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First crop in - Off in the distance
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May 2016
 

The Bellinghman
Date: 2010-06-01 11:57
Subject: First crop in
Security: Public
Mood:stiff
Tags:wimpole community farm
My Irish ancestry must be showing through, because I spent Sunday afternoon planting potatoes. Well, we did, with a bunch of other people.

We met up at 14:00, finding that at the time appointed, there was just us and the grower Richard, who we'd not met before. We assured him that others would probably turn up and, indeed, about a dozen of us were there in the end.

The soil was a lot softer than it was last time we were on the ground there. It's had had one late frost after the ploughing, but also two goes over it with a Rotavator to break it up, and it has a fine slightly-clayey texture.

(It's also noticeable how sheltered our two acres are. Just round the corner, it was blowy and blustery. But our area, which has mature trees on three sides, was almost still.)

Planting involved first working out where to put them. We had a tractor and a ridger available to us, and the decision ended up being to run the rows parallel to the western fence. The ridger is a three bladed plough, with each blade being double sided - in fact, rather the shape of a supertanker's bow from the top of the bulge upwards. The point runs along beneath the surface, and the blades behind that push the soil up and to the sides. With three of these blades, the ridger would produce two central ridges, and a smaller ridge to either side.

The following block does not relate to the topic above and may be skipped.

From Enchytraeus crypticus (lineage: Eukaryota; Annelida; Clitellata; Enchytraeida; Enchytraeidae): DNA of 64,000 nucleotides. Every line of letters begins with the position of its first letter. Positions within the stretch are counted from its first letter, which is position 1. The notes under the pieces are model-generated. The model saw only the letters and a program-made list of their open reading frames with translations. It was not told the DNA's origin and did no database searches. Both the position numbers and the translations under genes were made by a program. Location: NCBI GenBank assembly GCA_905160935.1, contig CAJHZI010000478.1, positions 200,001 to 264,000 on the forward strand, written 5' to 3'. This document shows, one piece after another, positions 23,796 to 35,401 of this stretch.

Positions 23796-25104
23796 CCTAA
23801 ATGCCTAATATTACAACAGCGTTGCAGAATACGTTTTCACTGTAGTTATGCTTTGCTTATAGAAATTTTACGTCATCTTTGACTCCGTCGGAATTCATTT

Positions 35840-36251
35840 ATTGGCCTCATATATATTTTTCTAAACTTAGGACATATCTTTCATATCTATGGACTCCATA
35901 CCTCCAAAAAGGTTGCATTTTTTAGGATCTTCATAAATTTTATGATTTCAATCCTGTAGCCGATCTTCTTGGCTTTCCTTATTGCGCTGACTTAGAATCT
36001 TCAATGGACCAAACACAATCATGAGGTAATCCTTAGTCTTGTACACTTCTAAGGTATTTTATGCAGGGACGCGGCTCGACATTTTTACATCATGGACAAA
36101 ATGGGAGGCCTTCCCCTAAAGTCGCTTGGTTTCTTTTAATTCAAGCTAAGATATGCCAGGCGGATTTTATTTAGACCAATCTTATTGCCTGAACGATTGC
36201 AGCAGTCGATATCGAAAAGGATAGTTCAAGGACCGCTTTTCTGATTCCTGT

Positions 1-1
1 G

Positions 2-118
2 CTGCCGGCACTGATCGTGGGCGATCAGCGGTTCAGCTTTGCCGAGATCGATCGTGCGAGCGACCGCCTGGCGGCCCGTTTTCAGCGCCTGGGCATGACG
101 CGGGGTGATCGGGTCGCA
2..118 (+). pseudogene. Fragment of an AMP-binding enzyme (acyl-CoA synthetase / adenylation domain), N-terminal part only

Richard had brought 4 sacks - a total of 100kg - of seed potatoes, which should have been 225 potatoes per sack. This would give us about 900 plants, so the idea went, or roughly a plant per week for each of 50 boxes over a 20 week season.

We started planting them at 30cm intervals along the tops of the ridges - and in fact, I was the first to do so, thus becoming the first person to plant anything. Once the first two ridges had been planted, Richard ran the tractor back down the rows, bringing up more soil to pile the ridges higher and cover the seeds that we'd placed there. We then went back down the rows making sure all the seed potatoes were properly covered, and hand covering any that hadn't been properly buried.

So it went. We finally ran pretty much out of the seed potatoes somewhat later than expected, and when we calculated how many had actually been planted into the soil, we came up with 16 rows, each ~130' long, totalling 2080 potatoes. (OK, 2096 because of the fencepost effect, but actually the accuracy ain't that close.)

And I now feel a little stiff in the back and legs.
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